While smaller fasteners are sometimes used, they will not be as strong as larger nails and they may pull out more easily. If you use a nail that is too long it can cause the siding to buckle or crack, so be careful when choosing your nail size.
A cleat is also recommended to be installed using ring shanked nails. The cleat should be attached with two nails every six inches on the top and bottom of the board.
The Hardie Board Installation Manual, the inspector’s standards of practice and building codes provide specific details about what nails should be used to attach Hardie Board siding.
Is Caulking Hardie Board Siding Advisable?
When you’re trying to install Hardie Board Siding, there are several options that come into play. It’s important that you carefully consider each detail and ensure that your home looks just as great when the job is finished as it did before construction began.
One of the most overlooked details is caulking around your Hardie Board siding. Caulking is a very important part of the installation process, but it seems that many people forget to include it.
While it isn’t required for your siding project to be successful, caulking can actually help extend the life of your home. If you’re wondering if you should caulk or not, here’s a quick explanation:
Hardie Board Siding is made of a cement-based material which is very hard.
When Hardie Board siding comes into contact with different elements, it can erode over time because it’s so porous. This could eventually lead to your siding becoming damaged or even deteriorating completely.
Caulking around Hardie Board Siding is designed to protect that porous surface from absorbing water or any other substance which could cause your siding to erode.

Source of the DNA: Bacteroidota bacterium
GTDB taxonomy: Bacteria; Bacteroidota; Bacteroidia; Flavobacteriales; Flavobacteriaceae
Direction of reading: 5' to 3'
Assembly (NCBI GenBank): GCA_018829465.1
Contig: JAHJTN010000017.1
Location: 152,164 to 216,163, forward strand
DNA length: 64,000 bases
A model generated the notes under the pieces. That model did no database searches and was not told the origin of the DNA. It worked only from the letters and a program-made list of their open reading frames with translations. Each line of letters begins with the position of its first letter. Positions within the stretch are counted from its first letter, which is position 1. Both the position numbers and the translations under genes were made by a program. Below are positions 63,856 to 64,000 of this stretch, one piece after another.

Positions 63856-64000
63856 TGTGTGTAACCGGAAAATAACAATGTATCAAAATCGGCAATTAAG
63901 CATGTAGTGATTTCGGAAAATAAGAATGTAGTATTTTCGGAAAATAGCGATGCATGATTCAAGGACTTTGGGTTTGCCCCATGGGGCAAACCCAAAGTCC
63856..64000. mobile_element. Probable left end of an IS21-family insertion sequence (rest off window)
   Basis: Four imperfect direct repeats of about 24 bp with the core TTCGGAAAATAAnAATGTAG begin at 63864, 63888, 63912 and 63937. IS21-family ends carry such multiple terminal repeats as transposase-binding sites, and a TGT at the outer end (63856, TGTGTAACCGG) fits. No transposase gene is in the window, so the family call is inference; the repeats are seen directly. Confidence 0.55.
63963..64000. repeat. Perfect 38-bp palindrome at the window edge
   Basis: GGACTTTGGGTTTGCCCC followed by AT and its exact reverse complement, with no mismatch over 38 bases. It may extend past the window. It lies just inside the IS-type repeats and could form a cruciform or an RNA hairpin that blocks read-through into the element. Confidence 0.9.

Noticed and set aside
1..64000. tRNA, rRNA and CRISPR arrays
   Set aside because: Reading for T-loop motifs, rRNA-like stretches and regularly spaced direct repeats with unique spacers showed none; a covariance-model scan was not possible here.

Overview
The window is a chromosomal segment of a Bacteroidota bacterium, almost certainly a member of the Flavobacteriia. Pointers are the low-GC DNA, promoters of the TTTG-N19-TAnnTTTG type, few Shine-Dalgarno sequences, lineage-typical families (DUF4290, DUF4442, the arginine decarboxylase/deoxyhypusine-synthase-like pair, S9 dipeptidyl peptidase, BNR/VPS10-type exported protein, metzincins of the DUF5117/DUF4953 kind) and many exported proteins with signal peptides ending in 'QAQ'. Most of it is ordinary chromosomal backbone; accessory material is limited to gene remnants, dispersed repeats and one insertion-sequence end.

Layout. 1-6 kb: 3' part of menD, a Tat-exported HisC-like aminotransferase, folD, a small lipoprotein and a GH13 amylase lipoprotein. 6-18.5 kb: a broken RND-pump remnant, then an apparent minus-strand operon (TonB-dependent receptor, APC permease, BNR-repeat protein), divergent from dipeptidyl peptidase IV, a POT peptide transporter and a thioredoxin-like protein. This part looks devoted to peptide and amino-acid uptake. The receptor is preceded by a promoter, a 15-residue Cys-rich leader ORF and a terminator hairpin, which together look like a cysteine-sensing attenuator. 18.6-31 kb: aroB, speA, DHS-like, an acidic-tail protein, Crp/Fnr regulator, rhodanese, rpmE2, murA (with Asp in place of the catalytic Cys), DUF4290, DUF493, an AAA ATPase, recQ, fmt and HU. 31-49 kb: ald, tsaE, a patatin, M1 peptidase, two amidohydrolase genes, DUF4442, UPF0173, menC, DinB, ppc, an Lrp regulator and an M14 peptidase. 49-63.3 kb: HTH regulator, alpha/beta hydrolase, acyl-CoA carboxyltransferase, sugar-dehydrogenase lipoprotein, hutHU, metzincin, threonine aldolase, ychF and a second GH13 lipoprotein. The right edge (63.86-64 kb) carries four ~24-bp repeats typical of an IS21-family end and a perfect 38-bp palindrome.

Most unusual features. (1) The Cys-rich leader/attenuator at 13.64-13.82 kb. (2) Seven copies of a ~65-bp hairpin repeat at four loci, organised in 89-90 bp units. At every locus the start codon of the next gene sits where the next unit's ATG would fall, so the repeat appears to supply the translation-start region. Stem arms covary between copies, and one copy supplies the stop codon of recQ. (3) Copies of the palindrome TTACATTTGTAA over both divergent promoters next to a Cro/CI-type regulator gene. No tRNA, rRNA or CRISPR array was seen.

If your home is in a windy area, you might even discover that small particles begin to chip away at the edges of your Hardie Board Siding over time. Caulking around the home will help keep this problem from occurring.
Caulking is a very important part of any siding installation, and while some types of siding don’t require it, Hardie Board Siding is one that does.
If you want to make sure your home looks great for years to come, make sure you add a fresh coat of caulk around each section of Hardie Board Siding.
Are Hardie Board Sidings Termite Proof?
Hardie Board siding is resistant to termites and other pests. Termites cannot eat the cement in James Hardie siding. Termites are active for longer periods in warmer climates.
Thus, some parts of the country might be more prone to termites. Areas with natural predators are less likely to have problems because the predators keep pests in check.
So the answer is Yes, Hardie Board siding is termite proof. If you are concerned about termite damage it may be wise to have a pest inspection before installation.
A two foot strip running around the outside of your house and inside any window or door is a good place to look for evidence of termites.
Hardie Plank is more expensive than other types of siding, but it will be worth the cost in the long run. James Hardie is a more durable type of siding without breaking the bank.
Vinyl is more expensive than vinyl, but it’s still within the budget of many American homeowners. And that’s one of the many reasons why James Hardie is so popular.